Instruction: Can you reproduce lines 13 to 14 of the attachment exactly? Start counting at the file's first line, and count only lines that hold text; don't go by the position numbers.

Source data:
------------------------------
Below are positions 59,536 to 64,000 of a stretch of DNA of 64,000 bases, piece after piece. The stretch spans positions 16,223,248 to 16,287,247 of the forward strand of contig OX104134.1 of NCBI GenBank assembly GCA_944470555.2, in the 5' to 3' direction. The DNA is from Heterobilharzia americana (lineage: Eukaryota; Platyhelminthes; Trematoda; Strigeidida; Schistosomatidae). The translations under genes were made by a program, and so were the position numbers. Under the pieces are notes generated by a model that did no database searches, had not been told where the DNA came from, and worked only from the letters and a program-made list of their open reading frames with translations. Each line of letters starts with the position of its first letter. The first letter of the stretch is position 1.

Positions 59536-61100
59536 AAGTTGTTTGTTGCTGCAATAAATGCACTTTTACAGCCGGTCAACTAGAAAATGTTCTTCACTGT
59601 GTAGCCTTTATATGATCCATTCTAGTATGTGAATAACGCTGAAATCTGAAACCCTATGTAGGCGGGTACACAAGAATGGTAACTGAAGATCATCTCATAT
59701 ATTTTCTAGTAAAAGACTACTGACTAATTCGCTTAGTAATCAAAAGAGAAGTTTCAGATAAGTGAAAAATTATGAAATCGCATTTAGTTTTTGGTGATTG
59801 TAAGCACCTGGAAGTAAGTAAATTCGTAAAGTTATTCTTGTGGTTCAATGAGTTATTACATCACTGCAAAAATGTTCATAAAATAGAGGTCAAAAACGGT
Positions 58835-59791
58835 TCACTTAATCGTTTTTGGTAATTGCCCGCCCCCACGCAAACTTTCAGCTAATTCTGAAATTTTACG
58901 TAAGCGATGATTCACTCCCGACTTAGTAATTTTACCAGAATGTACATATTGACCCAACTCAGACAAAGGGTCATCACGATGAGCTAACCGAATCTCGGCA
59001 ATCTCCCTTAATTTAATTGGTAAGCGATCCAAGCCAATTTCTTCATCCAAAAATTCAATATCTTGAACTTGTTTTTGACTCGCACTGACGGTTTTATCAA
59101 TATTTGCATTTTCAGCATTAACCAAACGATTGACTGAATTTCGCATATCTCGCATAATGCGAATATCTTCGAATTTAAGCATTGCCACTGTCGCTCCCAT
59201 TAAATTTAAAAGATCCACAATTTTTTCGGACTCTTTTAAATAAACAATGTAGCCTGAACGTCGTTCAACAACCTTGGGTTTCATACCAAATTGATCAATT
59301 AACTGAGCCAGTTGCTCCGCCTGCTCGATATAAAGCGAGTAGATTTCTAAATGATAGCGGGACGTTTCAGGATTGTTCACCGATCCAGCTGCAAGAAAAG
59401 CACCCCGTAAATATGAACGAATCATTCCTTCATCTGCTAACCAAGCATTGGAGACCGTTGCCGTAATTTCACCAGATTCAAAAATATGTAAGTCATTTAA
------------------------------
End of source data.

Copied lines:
59301 AACTGAGCCAGTTGCTCCGCCTGCTCGATATAAAGCGAGTAGATTTCTAAATGATAGCGGGACGTTTCAGGATTGTTCACCGATCCAGCTGCAAGAAAAG
59401 CACCCCGTAAATATGAACGAATCATTCCTTCATCTGCTAACCAAGCATTGGAGACCGTTGCCGTAATTTCACCAGATTCAAAAATATGTAAGTCATTTAA